Five Must-See NYC Holiday Window Displays

Since the 1870s, holiday window displays in New York have been a tradition. The tradition continues to present day as stores large and small create an awe-inspiring tapestry of decorative scenes, from the cute and cozy to the magnificent and dramatic.

I was so inspired by these windows I just had to share them with you. Enjoy…
After strolling through the major shopping avenues of Manhattan, here’s my list of “must-see” window displays for this year’s holiday season. Marrying today’s latest tech with timeless sentiments, each of these cleverly designed displays will add wonderment and joy to your day, so be sure to take time and explore each of these special worlds:

Lord & Taylor: The Best and Brightest

For its 80th annual holiday display, Lord & Taylor transformed its Fifth Avenue windows into a whimsical journey as seen through the lens of enchanted snow globes, featuring over 60 variations throughout the display. Snow globes, and the animated figures playing within them, provide the unifying motif that pulls together the retailer’s five magical window scenes.

Macy’s Herald Square: The Perfect Gift Brings People Together

Photo: Diane Bondareff

Macy’s Herald Square brings people – and window themes – together. There are six windows lining the Broadway- facing side of Macy’s, each with its own theme. One focuses on the holiday tree as the centerpiece of family and home, and two show the holiday metropolis filled with life and activity as animal creatures enjoy the coming of winter in their own festive ways.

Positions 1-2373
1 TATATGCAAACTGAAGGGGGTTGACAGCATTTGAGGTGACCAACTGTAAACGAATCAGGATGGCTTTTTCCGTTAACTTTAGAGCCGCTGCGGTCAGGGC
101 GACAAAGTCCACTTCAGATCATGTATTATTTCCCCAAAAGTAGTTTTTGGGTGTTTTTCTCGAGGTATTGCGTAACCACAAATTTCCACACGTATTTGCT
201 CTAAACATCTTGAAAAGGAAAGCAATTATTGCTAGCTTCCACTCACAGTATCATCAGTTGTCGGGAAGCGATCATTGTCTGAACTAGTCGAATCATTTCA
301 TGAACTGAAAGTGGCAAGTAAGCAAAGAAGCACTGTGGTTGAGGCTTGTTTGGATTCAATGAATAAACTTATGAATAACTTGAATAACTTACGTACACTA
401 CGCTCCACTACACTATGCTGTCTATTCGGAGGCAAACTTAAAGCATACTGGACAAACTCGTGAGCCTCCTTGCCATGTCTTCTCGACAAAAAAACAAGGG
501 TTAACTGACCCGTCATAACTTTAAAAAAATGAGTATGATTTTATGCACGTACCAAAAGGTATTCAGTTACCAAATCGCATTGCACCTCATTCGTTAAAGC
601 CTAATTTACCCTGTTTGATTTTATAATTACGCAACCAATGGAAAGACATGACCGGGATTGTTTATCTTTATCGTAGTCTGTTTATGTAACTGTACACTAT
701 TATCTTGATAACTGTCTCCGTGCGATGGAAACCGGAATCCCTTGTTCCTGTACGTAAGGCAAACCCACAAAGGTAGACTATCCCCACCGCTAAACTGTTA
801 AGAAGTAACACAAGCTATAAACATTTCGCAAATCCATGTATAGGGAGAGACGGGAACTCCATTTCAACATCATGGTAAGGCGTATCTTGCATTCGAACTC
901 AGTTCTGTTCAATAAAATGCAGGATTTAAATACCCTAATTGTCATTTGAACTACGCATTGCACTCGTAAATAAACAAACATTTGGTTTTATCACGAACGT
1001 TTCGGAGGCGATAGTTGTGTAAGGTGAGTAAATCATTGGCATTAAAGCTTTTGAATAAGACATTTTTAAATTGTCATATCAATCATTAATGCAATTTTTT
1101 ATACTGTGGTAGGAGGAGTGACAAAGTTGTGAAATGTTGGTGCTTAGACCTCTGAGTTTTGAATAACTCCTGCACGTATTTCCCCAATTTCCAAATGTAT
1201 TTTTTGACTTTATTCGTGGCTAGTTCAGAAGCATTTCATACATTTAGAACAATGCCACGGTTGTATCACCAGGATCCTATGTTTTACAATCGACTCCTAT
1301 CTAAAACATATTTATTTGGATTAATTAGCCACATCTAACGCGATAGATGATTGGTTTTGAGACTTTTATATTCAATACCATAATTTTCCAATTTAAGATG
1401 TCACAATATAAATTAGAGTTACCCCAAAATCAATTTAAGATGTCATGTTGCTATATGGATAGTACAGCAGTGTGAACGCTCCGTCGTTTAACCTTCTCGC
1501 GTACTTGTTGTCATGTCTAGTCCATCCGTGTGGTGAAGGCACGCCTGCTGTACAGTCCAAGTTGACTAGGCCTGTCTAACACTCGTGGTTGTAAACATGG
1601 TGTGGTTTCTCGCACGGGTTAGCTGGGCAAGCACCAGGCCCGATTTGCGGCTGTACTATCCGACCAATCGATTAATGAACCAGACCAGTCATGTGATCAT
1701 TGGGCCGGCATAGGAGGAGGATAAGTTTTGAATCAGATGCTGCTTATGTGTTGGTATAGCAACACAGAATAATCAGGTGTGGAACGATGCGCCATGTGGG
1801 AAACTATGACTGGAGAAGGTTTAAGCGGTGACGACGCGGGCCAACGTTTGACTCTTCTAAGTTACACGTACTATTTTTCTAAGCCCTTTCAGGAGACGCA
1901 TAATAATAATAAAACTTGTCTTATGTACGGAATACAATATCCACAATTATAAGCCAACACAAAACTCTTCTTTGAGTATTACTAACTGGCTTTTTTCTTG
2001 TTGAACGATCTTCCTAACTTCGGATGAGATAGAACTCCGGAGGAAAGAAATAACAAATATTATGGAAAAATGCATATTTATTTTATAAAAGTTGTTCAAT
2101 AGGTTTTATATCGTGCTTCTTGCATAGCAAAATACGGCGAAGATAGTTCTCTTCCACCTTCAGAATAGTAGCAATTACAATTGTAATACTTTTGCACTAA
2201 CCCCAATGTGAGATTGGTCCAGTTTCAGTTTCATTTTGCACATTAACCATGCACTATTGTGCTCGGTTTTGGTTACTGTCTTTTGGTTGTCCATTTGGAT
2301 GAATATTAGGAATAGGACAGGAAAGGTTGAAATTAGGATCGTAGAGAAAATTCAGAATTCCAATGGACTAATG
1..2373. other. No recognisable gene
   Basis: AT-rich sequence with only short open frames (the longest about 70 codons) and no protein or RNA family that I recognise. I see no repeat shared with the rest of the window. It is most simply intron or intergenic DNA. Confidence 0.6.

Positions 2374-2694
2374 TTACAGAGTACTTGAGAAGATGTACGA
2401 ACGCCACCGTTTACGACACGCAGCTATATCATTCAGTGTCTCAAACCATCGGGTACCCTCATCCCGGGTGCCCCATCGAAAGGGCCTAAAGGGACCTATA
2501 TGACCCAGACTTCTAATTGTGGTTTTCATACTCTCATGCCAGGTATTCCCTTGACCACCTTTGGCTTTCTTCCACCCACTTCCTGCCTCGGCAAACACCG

The third features a viewfinder through which visitors can take a better look at this panoramic winter scene, featuring Santa flying high above the city.  The fourth gives a look into a holiday spectacular being staged in a giant theater, and the fifth focuses on transportation… all under Santa’s watchful eye, as he waves to the passersby. And the sixth depicts Macy’s Herald Square itself in miniature as shoppers dart by against a backdrop of Santaland and the giant Christmas tree.

Saks Fifth Avenue: Once Upon a Holiday

Each year, Saks Fifth Avenue’s display is made larger than life, thanks to its 10-story-tall theatrical light show that accompanies the 14-holiday window displays. But this year is a little different. First off, for the first time in its 94-year history, Saks is animating each and every one of the window displays. The displays all depict scenes from Disney’s animated film classic Snow White and the Seven Dwarfs. It’s a first-time collaboration with Disney. Probably the stylistic highlight of the display is the rich fairytale dress gowns Saks commissioned Alberta Ferretti, Naeem Khan, Monique Lhuillier, and Marchesa to design.

Bloomingdales: The Greatest Showman

 

This year, Bloomingdales’ windows also feature a movie tie-in, this one with the upcoming holiday release of “The Greatest Showman,” a musical depicting the life of P.T. Barnum and starring Hugh Jackman. Bloomingdales partnered with some of its best designers to assemble one-of-a-kind items inspired by the movie, many of which are featured in the circus themed window displays. And Swarovski created crystal-themed images bring glisten and sparkle to this circus wonderland.

Tiffany: A Tiffany New York Christmas

At Tiffany’s, each window features a wintry scene accented with the jeweler’s signature flair. Each window showcases the elegance of giving a Tiffany gift, from a diamond studded Christmas tree to a holiday table setting complete with jewel-filled Christmas crackers, champagne, and cakes.

Traditional winter accessories like woven hats, scarves and earmuffs, are given the Tiffany touch, using the iconic brand color to pull together each of the holiday scenes. (The 5th Avenue store also just made it possible to actually have breakfast at Tiffany’s in its just-opened Blue Box Cafe, fulfilling many the dreams of many women.)